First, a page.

CONFERENCE PROCEEDING
Impact of an online training program in hospital workers’ smoking cessation interventions in Bolivia, Guatemala and Paraguay
 
More details
Hide details
1
Tobacco Control Unit, Cancer Control and Prevention Programme, Institut Català d’Oncologia-ICO
2
Cancer Control and Prevention Group, Institut d’Investigació Biomèdica de Bellvitge-IDIBELL
3
Medicine and Health Sciences School, Universitat Internacional de Catalunya
4
E-oncologia Unit, Institut Català d’Oncologia-ICO
5
Instituto Oncologico del Oriente Boliviano de Santa Cruz de la Sierra Av. Marcelo Terceros Bánzer, Santa Cruz de la Sierra, Bolivia
6
Public Health Department. Ministerio de Salud y Pública y Bienestar Social. Pettirossi, Asuncion, Paraguay
7
Radiology Oncology Department, Instituto de Cancerología y Hospital
8
Department of Clinical Sciences, School of Medicine, Universitat de Barcelona
Publish date: 2018-06-13
 
Tob. Prev. Cessation 2018;4(Supplement):A146
KEYWORDS
ABSTRACT
Introduction:
Tobacco cessation training programs are scarce in Spanish speaking low-income countries. The Fruitful Study adapted, implemented and evaluated an online smoking cessation training addressed to workers from Bolivia, Guatemala and Paraguay. The aim of this study is to examine changes in hospital workers’ interventions before and after the online training.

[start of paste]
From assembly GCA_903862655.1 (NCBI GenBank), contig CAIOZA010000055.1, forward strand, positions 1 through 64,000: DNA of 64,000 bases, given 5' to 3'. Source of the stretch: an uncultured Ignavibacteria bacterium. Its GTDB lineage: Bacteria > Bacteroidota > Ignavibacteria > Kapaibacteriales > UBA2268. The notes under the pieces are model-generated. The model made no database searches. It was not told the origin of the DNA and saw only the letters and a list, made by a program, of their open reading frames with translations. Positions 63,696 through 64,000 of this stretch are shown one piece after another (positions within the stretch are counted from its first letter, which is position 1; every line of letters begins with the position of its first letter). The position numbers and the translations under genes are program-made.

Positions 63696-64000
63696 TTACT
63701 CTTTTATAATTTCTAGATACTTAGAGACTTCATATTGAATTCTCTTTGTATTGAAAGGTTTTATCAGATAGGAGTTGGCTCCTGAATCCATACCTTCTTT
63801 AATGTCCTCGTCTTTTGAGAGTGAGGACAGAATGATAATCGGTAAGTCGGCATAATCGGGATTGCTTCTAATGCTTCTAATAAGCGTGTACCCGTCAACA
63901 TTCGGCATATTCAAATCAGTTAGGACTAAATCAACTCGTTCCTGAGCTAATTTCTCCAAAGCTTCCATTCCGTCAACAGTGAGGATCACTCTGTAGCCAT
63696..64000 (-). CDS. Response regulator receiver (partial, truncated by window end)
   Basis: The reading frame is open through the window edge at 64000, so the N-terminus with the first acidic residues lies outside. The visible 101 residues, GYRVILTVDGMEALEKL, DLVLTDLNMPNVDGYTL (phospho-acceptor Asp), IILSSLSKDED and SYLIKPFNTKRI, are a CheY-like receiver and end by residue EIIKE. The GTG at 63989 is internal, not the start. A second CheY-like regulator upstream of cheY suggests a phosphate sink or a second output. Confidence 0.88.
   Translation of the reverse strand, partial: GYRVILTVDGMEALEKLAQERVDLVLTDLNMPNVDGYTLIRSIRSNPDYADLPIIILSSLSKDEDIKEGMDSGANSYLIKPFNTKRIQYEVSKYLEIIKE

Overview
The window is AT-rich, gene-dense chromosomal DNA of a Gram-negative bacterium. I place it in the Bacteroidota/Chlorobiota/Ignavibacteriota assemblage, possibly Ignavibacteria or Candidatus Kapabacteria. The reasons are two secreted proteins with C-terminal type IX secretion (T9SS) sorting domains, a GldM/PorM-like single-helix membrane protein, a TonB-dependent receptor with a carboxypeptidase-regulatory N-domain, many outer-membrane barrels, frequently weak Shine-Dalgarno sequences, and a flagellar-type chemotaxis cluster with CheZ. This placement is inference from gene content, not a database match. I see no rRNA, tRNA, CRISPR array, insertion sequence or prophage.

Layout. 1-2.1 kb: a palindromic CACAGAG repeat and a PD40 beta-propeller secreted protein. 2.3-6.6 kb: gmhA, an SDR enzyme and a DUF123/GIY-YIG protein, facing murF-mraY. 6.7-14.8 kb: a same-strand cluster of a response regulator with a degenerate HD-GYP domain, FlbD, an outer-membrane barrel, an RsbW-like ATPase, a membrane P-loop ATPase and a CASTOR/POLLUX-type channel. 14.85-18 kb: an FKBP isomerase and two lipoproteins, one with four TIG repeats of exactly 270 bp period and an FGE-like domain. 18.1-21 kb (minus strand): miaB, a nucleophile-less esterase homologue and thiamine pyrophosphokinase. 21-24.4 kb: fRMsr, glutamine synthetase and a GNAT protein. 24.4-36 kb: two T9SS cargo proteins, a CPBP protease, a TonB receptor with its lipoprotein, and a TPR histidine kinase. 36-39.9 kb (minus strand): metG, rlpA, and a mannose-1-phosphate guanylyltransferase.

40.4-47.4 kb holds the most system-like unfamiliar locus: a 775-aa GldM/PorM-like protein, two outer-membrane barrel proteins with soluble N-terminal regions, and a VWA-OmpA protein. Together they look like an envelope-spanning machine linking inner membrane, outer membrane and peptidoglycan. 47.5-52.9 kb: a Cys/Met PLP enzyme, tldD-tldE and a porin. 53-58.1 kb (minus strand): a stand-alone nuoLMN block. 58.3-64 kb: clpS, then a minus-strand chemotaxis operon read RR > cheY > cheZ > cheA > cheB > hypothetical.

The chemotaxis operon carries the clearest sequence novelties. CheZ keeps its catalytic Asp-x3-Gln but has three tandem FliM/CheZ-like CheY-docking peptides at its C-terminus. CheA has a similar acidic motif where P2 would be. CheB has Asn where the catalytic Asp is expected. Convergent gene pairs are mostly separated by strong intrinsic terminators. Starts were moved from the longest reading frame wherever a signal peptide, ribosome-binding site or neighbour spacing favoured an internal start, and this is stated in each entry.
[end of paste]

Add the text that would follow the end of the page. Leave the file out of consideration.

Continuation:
Methods:
Pre-post evaluation of the self-reported performance of the 5A’s by hospital workers from the three involved organizations. We assessed individual, behavioral, and organizational-level factors through a questionnaire that included 43 items (0=none to 10=most possible) completed before and six months after the training. Medians and interquartile ranges were computed. To examine changes, the non-parametric test for paired data (Wilcoxon) was used.

Results:
202 professionals (76 in Bolivia, 79 in Guatemala, and 47 in Paraguay) finished the course, of them 99 (28, 42, and 29 respectively) completed both questionnaires before and after the training. Overall, there was an increase in the performance of the each of the 5A’s components [Ask (7.5 to 9); Advise (7 to 9); Assess (6 to 8); Assist (2 to 7); and Arrange a follow up (0.5 to 5); all p <0.001]. Doctors, former smokers, and those from Paraguay obtained higher scores. The level of perception of the participants degree of preparedness, level of competence and, familiarity with resources increased (p <0.001).

Conclusions:
The online training had a positive impact in the implementation of the brief intervention. Online education in tobacco cessation is feasible and effective to improve tobacco cessation interventions in these countries

eISSN:2459-3087